Chico & Rita
Havana, Cuba 1948. Chico (Eman Xor Ona) is an ambitious and talented composer and pianist. Rita (Limara Meneses) has an extraordinary singing voice. From the moment they meet the two seem destined to be together forever but the hand of fate will change that destiny for “Chico & Rita.”
Laura's Review: A-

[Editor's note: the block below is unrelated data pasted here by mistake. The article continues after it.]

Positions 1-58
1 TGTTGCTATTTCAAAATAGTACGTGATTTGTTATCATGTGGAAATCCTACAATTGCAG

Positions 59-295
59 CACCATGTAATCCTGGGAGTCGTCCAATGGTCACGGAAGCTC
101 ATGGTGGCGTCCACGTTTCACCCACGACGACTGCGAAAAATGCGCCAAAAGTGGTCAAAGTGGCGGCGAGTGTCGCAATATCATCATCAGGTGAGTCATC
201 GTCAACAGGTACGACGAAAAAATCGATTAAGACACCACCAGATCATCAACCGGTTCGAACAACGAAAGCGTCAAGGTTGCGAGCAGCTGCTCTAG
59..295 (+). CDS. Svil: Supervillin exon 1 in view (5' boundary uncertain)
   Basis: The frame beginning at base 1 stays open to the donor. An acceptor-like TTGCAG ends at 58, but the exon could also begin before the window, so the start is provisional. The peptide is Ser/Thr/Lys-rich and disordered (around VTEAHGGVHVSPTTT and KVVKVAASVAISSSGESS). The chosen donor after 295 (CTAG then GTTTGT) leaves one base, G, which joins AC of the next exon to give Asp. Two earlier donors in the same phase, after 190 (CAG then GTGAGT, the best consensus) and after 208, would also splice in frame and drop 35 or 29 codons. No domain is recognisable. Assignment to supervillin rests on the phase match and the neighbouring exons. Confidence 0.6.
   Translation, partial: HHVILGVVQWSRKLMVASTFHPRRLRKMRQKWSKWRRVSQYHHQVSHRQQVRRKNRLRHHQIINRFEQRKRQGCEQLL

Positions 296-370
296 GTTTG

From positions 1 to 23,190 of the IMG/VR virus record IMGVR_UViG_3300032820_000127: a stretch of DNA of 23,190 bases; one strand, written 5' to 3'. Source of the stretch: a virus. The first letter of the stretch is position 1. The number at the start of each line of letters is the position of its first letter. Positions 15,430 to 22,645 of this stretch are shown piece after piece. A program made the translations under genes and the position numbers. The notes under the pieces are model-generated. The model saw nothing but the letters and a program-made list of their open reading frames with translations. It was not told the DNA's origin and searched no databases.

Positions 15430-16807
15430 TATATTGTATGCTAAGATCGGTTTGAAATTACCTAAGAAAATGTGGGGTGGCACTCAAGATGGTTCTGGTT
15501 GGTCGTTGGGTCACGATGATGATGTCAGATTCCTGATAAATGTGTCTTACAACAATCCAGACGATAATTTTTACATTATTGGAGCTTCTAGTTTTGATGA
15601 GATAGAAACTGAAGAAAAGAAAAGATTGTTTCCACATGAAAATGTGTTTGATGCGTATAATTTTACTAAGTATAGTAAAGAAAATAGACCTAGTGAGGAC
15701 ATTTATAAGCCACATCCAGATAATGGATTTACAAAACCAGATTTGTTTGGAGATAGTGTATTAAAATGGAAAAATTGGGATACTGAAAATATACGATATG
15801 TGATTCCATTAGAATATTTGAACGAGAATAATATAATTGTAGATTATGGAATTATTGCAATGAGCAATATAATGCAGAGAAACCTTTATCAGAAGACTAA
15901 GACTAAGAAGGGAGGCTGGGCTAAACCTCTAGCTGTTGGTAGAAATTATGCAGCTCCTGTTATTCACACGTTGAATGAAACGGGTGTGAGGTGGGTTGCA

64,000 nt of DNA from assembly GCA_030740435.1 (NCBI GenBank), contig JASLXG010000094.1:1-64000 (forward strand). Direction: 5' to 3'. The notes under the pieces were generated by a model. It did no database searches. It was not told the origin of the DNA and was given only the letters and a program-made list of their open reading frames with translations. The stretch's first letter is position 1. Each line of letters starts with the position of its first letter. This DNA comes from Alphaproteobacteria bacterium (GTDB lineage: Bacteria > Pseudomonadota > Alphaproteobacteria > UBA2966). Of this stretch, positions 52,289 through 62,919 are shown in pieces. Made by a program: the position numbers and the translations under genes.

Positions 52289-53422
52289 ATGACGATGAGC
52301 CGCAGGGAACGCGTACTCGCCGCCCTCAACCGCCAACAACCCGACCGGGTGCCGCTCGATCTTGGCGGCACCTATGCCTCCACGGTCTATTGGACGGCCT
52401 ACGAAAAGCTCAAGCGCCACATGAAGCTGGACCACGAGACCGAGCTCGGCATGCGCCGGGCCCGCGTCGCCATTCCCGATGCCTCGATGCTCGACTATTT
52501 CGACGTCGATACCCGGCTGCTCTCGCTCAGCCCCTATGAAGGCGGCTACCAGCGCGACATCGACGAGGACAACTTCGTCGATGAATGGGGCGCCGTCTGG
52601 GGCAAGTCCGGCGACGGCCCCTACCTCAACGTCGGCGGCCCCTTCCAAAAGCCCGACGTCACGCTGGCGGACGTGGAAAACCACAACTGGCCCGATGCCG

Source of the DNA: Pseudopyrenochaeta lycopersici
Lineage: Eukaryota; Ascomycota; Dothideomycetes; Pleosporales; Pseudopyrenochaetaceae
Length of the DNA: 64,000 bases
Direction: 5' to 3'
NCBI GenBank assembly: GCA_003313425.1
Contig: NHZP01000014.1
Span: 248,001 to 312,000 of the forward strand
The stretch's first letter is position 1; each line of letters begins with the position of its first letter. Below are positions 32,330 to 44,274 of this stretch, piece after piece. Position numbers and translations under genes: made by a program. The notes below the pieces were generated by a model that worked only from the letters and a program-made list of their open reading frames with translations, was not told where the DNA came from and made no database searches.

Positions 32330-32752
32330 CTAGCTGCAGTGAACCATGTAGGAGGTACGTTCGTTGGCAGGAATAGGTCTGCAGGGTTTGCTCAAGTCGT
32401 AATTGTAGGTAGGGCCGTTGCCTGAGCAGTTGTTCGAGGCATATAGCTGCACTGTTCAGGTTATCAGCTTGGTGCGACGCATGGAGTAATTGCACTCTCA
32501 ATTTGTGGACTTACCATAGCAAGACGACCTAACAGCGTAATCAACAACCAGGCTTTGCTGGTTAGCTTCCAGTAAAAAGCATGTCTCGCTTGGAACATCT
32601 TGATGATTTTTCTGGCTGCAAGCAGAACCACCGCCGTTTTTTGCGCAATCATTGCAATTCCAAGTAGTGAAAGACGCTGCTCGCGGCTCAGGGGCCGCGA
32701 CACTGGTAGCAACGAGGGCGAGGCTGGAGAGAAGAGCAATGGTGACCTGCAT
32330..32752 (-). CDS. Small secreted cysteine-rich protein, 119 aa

1948, Havana. A good looking undiscovered pianist, Chico (voice of Eman Xor Oña), and his best buddy Ramón (voice of Mario Guerra) are escorting two 'Yankees' around their city's hot spots when he spies Rita (voice of Limara Meneses), a sultry singer in a small club. He fails to impress her even though there is obvious chemistry until they cross paths again later in the evening at the storied Tropicana Club and she goes with her gut. But their paths will diverge and reconnect on differing planes of fame after the two win a national talent contest billed as "Chico & Rita." Directed by Brothers Tono Errando & Javier Mariscal and "Belle Epoque" Oscar winner Fernando Trueba, who also cowrote the screenplay with Ignacio Martínez de Pisón, GKIDS' "Chico and Rita," along with "A Cat in Paris," is not only a surprise Oscar nominee for best animated feature, it's a total game changer. This stunningly animated adult love story filled with glorious music falls right into the same nostalgia for vintage entertainment that has made "The Artist" and "Hugo" strike so many chords. The film is bookended by scenes set in the 1990's where Chico, old and alone in a now Communist Cuba, is swept back when he hears one of his and his old flames' hits on the radio. That and a box of clippings and photographs whisk him back and we witness how even on their first night together the love story is slated to be a rocky one. After leaving Ramon with the two American beauties on his motorcycle and side car rig, Rita goes home with Chico for a night of love making to the sound of the ocean's waves. But despite his infatuation, Chico is a ladies' man and his regular squeeze Juanita arrives and the fur flies. Rita's rise takes her to New York City, and when Chico and Ramon follow, Javier Mariscal's animation design showcases the radical change - from a sprawling city loaded with warmth and color to urban canyons in a monochromatic winter. Mariscal's stunning production design, with its beautifully detailed architecture and interiors, recalls the magical animation of Sylvain Chomet's works and although the people he places within his world are much more simply rendered, his line drawings are fluid and expressive. The production skips from New York, where Chico and Ramon arrive in a fever dream tribute to "On the Town" and intersect with the murder of Cuban percussionist Chano Poso, to Hollywood with Rita and Paris with Chico on the coattails of Dizzy Gillepsie. Rita's star falls in Las Vegas as she rebels against racism in the 1950's and Chico lands back in a revolutionized Havana. The lovers seem destined to be kept apart until a young Latin music star visiting Cuba decades later discovers a legend still lives. The time period the filmmakers have chosen is ripe for exploring so many things. Its visuals are constantly evolving - by the time Rita hits Hollywood, the color scheme gets sultrier with inky blacks and purples and a 'b&w' segment done in reds and browns. Camerawork becomes slicker, a dazzling crane shot sweeping down the side of building to find our characters in a room within. City lights sparkle whether on the Plaza Hotel rooftop or the streets of Paris and a pink Cadillac floats along New York City streets like a space ship. The eye level bustle of old Havana is matched by the sprawl of motels on Las Vegas outskirts. That Hollywood influence, though, also affects the love story, which ties up a bit too neatly for all the complexities of fame, race, music and history which have defined it until then. But "Chico & Rita" is such a transporting experience, we can still be swept away. It's dazzling.